The Justice Facilities Review (JFR) hosted by the AIA Academy of Architecture for Justice Advisory Group documents best practices in planning and design for Justice Architecture including functionality, security and safety, technology, accessibility, community impact, sustainability and economic feasibility (first cost and long-term cost of ownership), longevity (lifecycle performance and operation), as well as aesthetic achievements are essential elements for identifying the success of these projects. Your submission should provide sufficient information to help the jurors understand the unique aspects of the project and the role that the architect and the team played in the development of the solution.
In addition to architectural projects, the JFR has a Planning and Research (formerly Thought Leadership) category. Through this category the hope is to elicit submissions for strategic or system-wide master plans, research studies, prototype design proposals and any other efforts that our membership are engaged in that further the profession in developing the most effective and innovative approaches to justice practice. While the graphic submission requirements may not directly apply to this category, we ask that submitters provide a succinct summary of the project in no more than 1,000 words. Graphic diagrams or other supporting materials are encouraged to assist the jury panel in quickly understanding the project.
Sustainable Design: Projects are strongly encouraged to meet the energy reduction goals established in the AIA Sustainable Architectural Practice Position Statement and the AIA 2030 Commitment, which currently call for a minimum 60 percent reduction in energy use from regional baselines. For projects to be awarded a citation, specific information is required. In addition to energy efficiency, thoughtfulness in design for the long-term sustainable performance and operation of the facilities is also strongly emphasized.
Recognition of ‘Innovation’: For each project submitted, submitters have the opportunity to express innovations in planning, design, sustainability, and operations that are reflected in the project. Once the jury has completed review of all submissions it may determine that certain projects are deserving of special recognition in Innovation. Submissions selected for Innovation regognition will also be included in the annual JFR publication
Thought Leadership Nominations: We are seeking nominations for the kind of thought leadership that is contributing to the development and improvement of best practices in the delivery of justice. Thought leadership is intended to recognize an individual or a group that is engaged in changing, innovating, and improving the industry. Nominations can be for the individual submitting or on behalf of others. The recognition of this thought leadership can be through wide-ranging contributions including political leadership (such as enacting laws that support fair sentencing), through community leadership (such as advancements in integrating community functions and support into the facility), design leadership (such as design innovations that improve facility function), or operational leadership (such as programs that support reduced recidivism). This person or group will be honored at the Academy of Architecture for Justice Fall 2014 conference. (No entry fees are required for Thought Leadership nominations)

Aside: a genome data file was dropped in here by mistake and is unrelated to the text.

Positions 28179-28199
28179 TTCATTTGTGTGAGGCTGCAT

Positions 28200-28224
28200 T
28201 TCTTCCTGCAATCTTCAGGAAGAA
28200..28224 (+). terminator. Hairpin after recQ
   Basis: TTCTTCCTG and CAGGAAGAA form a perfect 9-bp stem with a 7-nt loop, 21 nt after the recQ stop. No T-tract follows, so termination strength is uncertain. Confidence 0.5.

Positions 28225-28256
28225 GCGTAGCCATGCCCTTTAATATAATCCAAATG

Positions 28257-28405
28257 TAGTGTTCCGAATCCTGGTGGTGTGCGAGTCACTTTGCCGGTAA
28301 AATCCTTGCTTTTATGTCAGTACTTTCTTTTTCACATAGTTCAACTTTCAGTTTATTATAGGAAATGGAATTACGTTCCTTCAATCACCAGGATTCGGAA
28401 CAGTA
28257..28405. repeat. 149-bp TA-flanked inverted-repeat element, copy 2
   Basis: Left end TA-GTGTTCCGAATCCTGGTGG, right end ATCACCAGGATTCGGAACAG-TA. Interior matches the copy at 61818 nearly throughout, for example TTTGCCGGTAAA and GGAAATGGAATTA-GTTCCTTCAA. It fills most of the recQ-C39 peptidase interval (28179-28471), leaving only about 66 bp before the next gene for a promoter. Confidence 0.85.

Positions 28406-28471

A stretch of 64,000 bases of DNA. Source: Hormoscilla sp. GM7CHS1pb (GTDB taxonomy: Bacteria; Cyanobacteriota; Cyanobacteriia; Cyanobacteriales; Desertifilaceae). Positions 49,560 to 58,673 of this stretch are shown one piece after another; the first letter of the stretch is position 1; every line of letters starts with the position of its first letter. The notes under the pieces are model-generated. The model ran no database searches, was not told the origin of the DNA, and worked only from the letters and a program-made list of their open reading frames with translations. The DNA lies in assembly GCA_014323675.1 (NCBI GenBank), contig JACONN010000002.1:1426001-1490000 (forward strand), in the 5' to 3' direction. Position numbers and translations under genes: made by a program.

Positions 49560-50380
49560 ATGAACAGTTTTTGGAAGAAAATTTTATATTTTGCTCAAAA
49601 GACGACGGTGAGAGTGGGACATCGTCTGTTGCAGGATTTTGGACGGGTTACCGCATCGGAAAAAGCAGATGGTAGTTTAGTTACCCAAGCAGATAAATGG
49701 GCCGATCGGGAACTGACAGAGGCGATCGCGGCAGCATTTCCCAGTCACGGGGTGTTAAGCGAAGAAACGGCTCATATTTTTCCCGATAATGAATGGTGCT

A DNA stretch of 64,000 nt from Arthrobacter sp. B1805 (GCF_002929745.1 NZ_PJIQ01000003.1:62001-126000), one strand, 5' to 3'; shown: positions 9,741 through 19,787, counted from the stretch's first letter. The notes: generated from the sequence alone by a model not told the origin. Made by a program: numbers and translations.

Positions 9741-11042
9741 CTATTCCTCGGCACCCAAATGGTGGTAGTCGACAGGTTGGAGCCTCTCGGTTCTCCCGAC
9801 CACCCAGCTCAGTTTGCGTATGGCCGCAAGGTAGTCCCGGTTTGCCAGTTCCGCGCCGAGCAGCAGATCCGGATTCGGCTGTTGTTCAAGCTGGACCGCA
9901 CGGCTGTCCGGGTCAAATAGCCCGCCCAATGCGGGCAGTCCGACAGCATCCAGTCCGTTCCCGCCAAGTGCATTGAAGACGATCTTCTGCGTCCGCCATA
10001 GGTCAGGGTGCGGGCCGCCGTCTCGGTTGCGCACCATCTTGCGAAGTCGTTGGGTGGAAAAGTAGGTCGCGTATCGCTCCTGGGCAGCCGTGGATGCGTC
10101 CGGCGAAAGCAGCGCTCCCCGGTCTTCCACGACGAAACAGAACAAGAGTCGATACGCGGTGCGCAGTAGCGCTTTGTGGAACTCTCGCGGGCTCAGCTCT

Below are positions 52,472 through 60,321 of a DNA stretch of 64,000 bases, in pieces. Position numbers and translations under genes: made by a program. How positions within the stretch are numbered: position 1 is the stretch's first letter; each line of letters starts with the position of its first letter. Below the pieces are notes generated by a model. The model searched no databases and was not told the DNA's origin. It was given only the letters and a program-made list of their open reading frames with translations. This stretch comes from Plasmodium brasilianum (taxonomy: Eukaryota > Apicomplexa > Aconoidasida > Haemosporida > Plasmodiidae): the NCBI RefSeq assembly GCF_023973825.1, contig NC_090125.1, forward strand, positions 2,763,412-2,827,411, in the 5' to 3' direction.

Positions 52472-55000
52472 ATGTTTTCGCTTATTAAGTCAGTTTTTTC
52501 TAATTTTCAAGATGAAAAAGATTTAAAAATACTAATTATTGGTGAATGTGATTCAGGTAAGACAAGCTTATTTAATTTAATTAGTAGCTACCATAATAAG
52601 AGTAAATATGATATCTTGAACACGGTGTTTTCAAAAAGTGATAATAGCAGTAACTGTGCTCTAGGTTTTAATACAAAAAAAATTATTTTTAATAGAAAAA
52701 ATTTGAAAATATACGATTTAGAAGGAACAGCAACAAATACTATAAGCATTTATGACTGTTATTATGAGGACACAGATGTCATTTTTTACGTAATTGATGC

Submission material shall maintain anonymity; your firm information will not be visible to the jury members. Any firm identification on photos, drawings, diagrams or other information is cause for disqualification. However, information identifying the project location and submission title is acceptable and encouraged because it helps orient the jurors.
NOTE: Please use your best judgment in providing sufficient graphic material to give the jury an understanding of your project. Floor plans and drawings and diagrams, must be clearly legible and of a quality that can be reproduced as a full page graphic in the publication. We ask that you submit color photographs and drawings for the jury's review. Submitted materials should illustrate the relationship and arrangement of major spaces such as lobby, courtrooms, holding areas, ancillary support spaces, public service areas, building circulation zones, building site and context, building exterior, building security features, as well as any notable features described in the narrative. Include furniture layouts in the floor plans to the extent it is beneficial in explaining the flow and circulation in open areas. Photographs and graphic content should ‘tell your story’ on a project, with the narrative in support of what you are trying to convey to the Jury. Ask yourself if the graphics and photos sufficiently tell your project’s compelling story.
All entries must meet the following requirements:
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